Almost everyone has a Facebook account. With the availability of data connection in almost every device nowadays, we can now easily share news without having it verified. These shared statuses may come in a form of texts, pictures and even videos. And because we’re all curious in almost everything, spammers are leveraging on this innate curiosity and with Facebook by creating catchy, controversial hoax videos.
As spammers are now getting sophisticated in their techniques, using interesting hoax videos to lure users in ‘liking’ and ‘sharing’ their page is easier than creating a traditional spam mail which will just be detected by all the top antivirus software.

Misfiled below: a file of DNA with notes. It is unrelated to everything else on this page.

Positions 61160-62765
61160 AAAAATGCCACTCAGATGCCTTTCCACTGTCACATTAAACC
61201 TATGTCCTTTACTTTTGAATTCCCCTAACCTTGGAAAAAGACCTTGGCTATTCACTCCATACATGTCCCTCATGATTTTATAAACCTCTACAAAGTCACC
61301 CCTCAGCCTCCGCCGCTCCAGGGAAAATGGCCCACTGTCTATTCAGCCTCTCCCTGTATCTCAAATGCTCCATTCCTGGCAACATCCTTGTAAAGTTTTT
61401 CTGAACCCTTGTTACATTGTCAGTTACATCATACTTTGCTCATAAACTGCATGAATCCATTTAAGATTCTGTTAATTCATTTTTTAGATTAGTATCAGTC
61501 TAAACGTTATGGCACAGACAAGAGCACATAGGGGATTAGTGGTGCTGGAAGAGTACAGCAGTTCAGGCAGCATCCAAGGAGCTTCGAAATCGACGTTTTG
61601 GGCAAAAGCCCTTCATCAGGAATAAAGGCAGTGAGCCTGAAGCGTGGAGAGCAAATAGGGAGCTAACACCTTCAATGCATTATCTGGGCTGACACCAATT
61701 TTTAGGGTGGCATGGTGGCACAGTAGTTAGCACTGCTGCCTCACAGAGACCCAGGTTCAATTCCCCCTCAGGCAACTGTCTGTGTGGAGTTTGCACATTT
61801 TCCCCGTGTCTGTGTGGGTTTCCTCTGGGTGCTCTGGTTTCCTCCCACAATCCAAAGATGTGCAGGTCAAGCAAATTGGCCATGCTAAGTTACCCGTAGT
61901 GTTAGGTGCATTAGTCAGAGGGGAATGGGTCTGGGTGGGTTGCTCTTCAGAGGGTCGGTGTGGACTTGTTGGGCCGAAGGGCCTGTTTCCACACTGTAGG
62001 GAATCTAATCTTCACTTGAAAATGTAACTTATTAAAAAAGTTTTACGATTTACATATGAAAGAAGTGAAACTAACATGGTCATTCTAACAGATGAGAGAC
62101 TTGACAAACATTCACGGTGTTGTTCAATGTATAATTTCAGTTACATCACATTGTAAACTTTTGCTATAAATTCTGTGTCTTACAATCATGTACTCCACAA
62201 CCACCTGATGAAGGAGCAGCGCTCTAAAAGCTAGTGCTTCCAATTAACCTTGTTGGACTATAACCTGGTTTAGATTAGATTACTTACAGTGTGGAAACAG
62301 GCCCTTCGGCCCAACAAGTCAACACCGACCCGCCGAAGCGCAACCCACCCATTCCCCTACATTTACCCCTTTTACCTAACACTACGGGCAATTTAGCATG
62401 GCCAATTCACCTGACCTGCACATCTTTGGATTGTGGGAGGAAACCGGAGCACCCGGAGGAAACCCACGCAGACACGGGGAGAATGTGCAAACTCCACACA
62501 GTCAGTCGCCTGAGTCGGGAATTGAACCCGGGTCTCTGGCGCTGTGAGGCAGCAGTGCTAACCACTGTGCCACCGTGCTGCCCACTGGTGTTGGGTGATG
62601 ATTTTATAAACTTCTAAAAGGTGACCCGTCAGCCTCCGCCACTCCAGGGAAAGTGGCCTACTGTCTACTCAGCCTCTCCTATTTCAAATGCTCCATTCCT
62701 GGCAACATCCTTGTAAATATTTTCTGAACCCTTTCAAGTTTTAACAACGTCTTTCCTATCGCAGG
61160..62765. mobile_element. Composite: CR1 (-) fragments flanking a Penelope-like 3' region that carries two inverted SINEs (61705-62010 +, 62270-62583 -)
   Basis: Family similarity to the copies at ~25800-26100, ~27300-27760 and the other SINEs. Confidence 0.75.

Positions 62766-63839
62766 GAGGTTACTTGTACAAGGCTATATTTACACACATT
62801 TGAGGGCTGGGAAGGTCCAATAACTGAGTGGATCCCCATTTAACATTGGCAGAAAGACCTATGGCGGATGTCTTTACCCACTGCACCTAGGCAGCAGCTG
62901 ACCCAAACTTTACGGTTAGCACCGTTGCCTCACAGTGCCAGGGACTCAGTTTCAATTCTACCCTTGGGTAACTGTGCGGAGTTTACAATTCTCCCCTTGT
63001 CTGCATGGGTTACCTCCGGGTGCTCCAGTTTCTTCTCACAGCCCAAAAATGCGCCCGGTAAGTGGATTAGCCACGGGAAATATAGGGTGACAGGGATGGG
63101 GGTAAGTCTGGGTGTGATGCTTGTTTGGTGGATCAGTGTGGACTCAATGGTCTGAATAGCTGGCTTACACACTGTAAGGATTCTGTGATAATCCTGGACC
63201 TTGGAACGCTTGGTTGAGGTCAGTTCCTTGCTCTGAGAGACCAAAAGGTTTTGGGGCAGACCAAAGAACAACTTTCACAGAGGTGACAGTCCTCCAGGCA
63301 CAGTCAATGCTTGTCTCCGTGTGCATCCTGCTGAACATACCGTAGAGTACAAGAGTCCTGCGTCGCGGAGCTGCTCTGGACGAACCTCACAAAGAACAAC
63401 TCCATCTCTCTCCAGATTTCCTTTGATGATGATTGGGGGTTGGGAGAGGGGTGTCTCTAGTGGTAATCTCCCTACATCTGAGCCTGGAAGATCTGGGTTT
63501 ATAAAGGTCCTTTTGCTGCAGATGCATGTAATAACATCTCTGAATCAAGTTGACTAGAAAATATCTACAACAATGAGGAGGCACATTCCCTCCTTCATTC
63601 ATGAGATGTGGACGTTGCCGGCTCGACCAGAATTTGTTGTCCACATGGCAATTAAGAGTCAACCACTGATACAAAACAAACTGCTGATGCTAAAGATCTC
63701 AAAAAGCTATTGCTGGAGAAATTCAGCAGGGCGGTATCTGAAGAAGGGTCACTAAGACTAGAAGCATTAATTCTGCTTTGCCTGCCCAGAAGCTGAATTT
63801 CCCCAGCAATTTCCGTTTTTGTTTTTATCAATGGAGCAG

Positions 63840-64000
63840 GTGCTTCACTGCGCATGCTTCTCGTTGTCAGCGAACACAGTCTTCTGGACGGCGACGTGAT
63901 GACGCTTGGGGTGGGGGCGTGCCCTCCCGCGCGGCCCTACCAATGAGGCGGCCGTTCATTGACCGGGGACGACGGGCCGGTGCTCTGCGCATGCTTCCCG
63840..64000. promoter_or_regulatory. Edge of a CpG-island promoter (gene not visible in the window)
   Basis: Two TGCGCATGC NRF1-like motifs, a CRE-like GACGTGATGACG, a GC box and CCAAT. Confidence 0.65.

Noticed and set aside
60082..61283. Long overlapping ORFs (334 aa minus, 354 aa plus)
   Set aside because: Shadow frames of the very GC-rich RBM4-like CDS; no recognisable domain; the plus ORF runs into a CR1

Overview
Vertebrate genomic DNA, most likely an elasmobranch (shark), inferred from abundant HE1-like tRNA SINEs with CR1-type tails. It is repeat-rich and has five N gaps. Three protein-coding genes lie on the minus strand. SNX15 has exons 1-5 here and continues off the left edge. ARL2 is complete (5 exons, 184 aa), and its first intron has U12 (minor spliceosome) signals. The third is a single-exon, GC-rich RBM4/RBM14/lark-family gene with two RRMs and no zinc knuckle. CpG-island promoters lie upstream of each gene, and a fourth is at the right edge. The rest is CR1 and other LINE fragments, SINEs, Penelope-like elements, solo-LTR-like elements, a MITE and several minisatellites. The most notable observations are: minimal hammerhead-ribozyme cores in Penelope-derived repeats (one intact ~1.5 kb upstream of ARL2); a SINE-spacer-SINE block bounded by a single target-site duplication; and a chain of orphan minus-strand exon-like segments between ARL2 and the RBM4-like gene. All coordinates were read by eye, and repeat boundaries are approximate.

How does it happen? Spammers will share a catchy video in Facebook. Users will then check it out by clicking on it. It will then lead them to a fake website where they’re supposed to play the video. But, before doing so, users will be asked to ‘like’ a certain Facebook Page and ‘share’ the video on their timeline. In the end, users won’t be able to play the video. Only then they’d realize that they’ve just been spammed.
Using the social network platform as an ideal channel to propagate malicious threats is the new way of spamming online. Imagine getting hundreds of new and active Facebook users daily as your page’s subscribers by just leading them to a trending fake video. That’s flawless!
The only way spammers could get caught on this technique is when users report their malicious pages and activities with Facebook, and when the top security software companies blocked the associated links on the fake videos.
Disclosure: The author works for Trend Micro but this blog is not connected to the company in anyway nor do they have control over the articles that are published.